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Six-Party Talks: Lunar New Year Resumption Hopeful
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China hopes the six-party talks could restart ahead of the Chinese Lunar New Year in mid-February, said Chinese State Councilor Tang Jiaxuan on Thursday. Chinese Lunar New Year, or Spring Festival, falls on Feb. 18.



"The six-party talks constitute the realistic and effective way to solving the nuclear issue on the Korean Peninsula," Tang told the visiting Republic of Korea (ROK) Foreign Minister Song Min-soon.


"Recently the parties concerned have carried out helpful contacts and reached some consensus," said Tang, stating that and China and the ROK will aim to resume the talks at an early date.


Song, who began his three-day official visit to China on Thursday, announced that the ROK is committed to a peaceful solution to the nuclear issue and aims to work closely with China to this end.


Later in the evening, Chinese Foreign Minister Li Zhaoxing and Song held official talks at the Diaoyutai State Guesthouse in downtown Beijing.


Both sides conferred on bilateral ties and global issues of common concern, according to the Foreign Ministry.


Foreign Ministry spokesman Liu Jianchao earlier confirmed that the Korean Peninsula nuclear issue is part of Song's agenda on this visit. Chinese Premier Wen Jiabao is also scheduled to meet with him on Friday.


Song's visit, coming amidst a flurry of diplomatic globetrotting, comprises part of renewed efforts to restart the six-party talks, which involve China, the Democratic People's Republic of Korea (DPRK), the United States, the ROK, Japan and Russia.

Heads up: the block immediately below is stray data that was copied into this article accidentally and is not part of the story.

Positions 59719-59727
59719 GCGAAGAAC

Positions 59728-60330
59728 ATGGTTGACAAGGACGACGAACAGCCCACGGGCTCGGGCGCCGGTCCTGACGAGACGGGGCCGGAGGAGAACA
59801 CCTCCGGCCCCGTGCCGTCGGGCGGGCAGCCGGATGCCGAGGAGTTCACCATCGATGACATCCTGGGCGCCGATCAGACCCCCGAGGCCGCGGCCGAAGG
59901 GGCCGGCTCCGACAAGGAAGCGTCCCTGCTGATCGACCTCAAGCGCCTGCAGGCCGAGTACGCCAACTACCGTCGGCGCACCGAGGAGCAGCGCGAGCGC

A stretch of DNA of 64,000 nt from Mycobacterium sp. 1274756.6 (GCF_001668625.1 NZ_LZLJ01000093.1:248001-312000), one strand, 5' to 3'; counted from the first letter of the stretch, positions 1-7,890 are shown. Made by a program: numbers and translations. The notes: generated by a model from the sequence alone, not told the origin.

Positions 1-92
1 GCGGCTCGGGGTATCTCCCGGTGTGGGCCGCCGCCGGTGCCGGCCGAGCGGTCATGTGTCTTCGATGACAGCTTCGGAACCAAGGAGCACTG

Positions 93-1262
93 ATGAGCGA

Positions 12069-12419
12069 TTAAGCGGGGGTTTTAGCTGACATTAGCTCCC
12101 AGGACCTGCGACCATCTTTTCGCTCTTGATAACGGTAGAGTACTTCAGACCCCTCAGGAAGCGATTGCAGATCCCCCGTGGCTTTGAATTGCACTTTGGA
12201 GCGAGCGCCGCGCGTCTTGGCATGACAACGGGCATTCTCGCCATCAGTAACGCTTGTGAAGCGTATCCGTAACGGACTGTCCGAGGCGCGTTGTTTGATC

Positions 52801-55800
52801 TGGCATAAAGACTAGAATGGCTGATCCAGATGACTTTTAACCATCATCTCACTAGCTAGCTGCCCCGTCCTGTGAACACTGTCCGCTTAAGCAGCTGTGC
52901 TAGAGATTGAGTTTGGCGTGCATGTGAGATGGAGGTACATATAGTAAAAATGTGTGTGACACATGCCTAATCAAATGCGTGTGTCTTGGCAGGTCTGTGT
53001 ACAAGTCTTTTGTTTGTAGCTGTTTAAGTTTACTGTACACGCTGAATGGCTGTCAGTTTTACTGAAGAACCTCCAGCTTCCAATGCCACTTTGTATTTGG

All these efforts are of "positive meaning" and lay a foundation for an early resumption of the six-party talks, Chinese Foreign Ministry spokesperson Jiang Yu told reporters Thursday, adding that China is consulting with all relevant parties on a “specific time” for resumption.


Relevant parties have reached some understanding, Jiang noted, adding that all parties have expressed their will to resume the six-party talks as soon as possible.


The DPRK said Wednesday the next round of talks aims to initiate the implementation of an agreement signed in 2005.


Kim Kye-gwan, head of the DPRK delegation, said he was satisfied with the results of the talks with the United States, Russia, China and the ROK on how to implement the Sept. 19 agreement.


The DPRK and the United States held long-awaited one-on-one contact and reportedly come to some agreements.


All parties expressed hope for progress on implementing the September 2005 joint statement, through which the DPRK would dismantle its nuclear program in exchange for economic aid and security guarantees.


(Xinhua News Agency January 26, 2007)

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